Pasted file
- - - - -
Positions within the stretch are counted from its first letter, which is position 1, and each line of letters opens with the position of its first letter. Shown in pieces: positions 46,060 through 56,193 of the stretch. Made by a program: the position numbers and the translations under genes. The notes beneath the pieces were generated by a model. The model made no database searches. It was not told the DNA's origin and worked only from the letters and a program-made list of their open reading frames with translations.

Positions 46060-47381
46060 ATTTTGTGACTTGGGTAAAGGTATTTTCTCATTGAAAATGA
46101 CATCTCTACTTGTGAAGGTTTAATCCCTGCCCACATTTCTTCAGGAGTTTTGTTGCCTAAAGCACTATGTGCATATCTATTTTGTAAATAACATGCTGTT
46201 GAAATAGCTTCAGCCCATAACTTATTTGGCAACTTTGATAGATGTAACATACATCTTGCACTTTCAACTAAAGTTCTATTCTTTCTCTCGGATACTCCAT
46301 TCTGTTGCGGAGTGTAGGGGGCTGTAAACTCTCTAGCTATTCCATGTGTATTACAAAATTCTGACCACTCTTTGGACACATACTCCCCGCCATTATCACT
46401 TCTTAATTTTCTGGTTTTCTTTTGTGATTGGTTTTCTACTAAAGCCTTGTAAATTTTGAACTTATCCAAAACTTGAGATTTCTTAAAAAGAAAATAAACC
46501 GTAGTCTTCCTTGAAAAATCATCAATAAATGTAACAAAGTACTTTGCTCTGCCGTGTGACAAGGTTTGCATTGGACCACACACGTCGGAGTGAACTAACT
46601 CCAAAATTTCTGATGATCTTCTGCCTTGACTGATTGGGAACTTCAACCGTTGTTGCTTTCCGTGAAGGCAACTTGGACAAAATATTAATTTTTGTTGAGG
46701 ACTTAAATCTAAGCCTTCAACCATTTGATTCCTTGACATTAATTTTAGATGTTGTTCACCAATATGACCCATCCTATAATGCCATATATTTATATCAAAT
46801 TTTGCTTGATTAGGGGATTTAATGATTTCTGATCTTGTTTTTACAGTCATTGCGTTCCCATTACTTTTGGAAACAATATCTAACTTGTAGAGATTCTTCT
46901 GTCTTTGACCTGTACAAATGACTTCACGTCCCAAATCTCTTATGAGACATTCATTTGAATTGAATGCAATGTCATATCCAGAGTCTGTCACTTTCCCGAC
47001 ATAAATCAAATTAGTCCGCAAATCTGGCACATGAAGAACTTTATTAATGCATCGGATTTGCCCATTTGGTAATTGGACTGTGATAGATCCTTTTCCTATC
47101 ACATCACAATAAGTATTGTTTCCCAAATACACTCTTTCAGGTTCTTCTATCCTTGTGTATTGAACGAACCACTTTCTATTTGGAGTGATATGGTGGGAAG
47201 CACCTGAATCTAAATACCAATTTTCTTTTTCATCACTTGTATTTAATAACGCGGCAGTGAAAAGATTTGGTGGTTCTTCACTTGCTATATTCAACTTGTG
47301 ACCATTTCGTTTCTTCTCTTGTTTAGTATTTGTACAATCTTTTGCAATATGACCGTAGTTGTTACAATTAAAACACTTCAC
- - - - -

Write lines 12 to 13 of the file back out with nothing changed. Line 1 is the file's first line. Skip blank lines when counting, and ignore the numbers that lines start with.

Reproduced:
46901 GTCTTTGACCTGTACAAATGACTTCACGTCCCAAATCTCTTATGAGACATTCATTTGAATTGAATGCAATGTCATATCCAGAGTCTGTCACTTTCCCGAC
47001 ATAAATCAAATTAGTCCGCAAATCTGGCACATGAAGAACTTTATTAATGCATCGGATTTGCCCATTTGGTAATTGGACTGTGATAGATCCTTTTCCTATC